" Their wooden repositories for the dead are in the most perfect state of preservation. These are of different constructions, it would appear, according to the rank of the persons entombed. In one of them, which resembled a hut, ten feet high, and in length and breadth nine to ten. In the centre, at the height of five feet, it was floored with square poles, -the roof was covered with the rinds of trees, and in every way it was well secured against the weather and the intrusion of wild beasts. The bodies of two full-grown persons were laid out at length on the floor, and wrapped round with deerskins. One of these bodies appeared to have been entombed not longer than five or six years. We thought there were children also laid in here. On first opening this building, by removing the posts which formed the ends, our curiosity was raised to the highest pitch; but what added to our surprise was the discovery of a white deal coffin, containing a skeleton neatly shrouded in white muslin. After a long pause of conjecture how such could have been here entombed, the idea of Mary March occurred to one of the party, and the whole mystery was at once explained.

" In this cemetery were deposited a variety of articles, in some instances the property, in others the representations of the property and utensils, and of the achievements of the deceased. There were two small wooden images of a man and woman, no doubt meant to represent husband and wife; a small doll, which we supposed to represent a child (for Mary March had to leave her only child behind, which died after she was taken); several small models of their canoes, two small models of boats, an iron axe, a bow, and quiver of arrows, were placed by the side of Mary March's husband, and two firestones (radiated iron pyrites, from which they produce fire, by striking them together) lay at his head; there were also various kinds of culinary utensils, neatly made of birch rind, and ornamented; and many other things, of some of which we did not know the use or meaning.

" Another mode of sepulture which we saw here was, when the body of the deceased had been wrapped in birch rind, it was, with his property, placed on a sort of scaffold about four feet and a half from the ground. The scaffold was formed of four posts, about seven feet high, fixed perpendicularly in the ground to sustain a kind of crib, five feet and a half in length by four in breadth, with a floor made of small squared beams laid close together horizontally, and on which the body and property rested.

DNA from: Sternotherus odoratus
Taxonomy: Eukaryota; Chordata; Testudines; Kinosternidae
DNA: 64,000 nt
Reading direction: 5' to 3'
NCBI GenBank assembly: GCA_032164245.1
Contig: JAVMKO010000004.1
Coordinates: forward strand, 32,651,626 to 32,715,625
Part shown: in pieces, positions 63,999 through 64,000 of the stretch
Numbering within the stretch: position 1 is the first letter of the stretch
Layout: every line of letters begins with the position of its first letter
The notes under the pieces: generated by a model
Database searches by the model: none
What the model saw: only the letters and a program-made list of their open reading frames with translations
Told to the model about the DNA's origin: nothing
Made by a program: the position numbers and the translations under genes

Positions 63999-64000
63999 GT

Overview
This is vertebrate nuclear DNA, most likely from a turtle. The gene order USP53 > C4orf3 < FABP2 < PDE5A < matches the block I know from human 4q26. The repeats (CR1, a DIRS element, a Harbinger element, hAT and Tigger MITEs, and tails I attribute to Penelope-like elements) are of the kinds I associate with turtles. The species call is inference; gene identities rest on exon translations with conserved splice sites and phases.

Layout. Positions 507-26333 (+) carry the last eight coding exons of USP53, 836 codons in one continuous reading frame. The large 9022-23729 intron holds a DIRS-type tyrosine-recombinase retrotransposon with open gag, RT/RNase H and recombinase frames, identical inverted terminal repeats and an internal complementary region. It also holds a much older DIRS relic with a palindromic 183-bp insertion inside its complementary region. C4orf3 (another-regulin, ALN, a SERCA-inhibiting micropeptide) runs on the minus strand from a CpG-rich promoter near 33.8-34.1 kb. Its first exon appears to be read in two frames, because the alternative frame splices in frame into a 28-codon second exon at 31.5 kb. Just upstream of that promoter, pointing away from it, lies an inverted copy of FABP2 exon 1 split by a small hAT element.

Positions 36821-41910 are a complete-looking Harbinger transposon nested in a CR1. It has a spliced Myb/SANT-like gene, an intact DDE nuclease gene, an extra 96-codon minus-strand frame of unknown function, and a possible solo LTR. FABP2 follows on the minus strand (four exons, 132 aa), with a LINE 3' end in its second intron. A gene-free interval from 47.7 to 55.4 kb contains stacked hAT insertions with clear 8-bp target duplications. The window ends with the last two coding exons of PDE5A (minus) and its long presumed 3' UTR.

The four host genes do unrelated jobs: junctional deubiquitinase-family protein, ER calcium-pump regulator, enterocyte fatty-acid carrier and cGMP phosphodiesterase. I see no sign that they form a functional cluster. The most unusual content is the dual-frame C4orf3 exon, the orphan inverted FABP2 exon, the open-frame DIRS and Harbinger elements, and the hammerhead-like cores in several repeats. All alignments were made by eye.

" A third mode was, when the body, bent together, and wrapped in birchrind, was enclosed in a kind of box on the ground. The box was made of small square posts, laid on each other horizontally, and notched at the corners to make them meet close. It was about four feet by three, and two and a half feet deep, and well lined with birch rind, to exclude the weather from the inside. The body lay on its right side.

" A fourth, and the most common mode of burying among these people, has been to wrap the body in birch rind, and cover it over with a heap of stones, on the surface of the earth, in some retired spot. Sometimes the body, thus wrapped up, is put a foot or two under the surface, and the spot covered with stones. In one place, where the ground was sandy and soft, they appeared to have been buried deeper, and no stones placed over the graves.

" These people appear to have always shewn great respect for their dead, and the most remarkable remains of them, commonly observed by Europeans at the sea-coast, are their burying places. These are at particular chosen spots; and it is well known that they have been in the habit of bringing their dead from a distance to them. With their women they brought only their clothes.

" On the north side of the lake, opposite the river Exploits, are the extremities of two deer-fences, about half a mile apart, where they lead to the water. It is understood that they diverge many miles in a north-westerly direction. The Red Indians make these [321] to lead the deer to the lake, during the periodical migration of those animals. The Indians stationing themselves near where the deer get into the water to swim across, the lake being narrow at this end, pursue the animals in their canoes, and kill them with spears. In this way they secure their winter provisions before the severity of the winter sets in.

" There were other remains of different kinds, peculiar to these people, met with about this lake.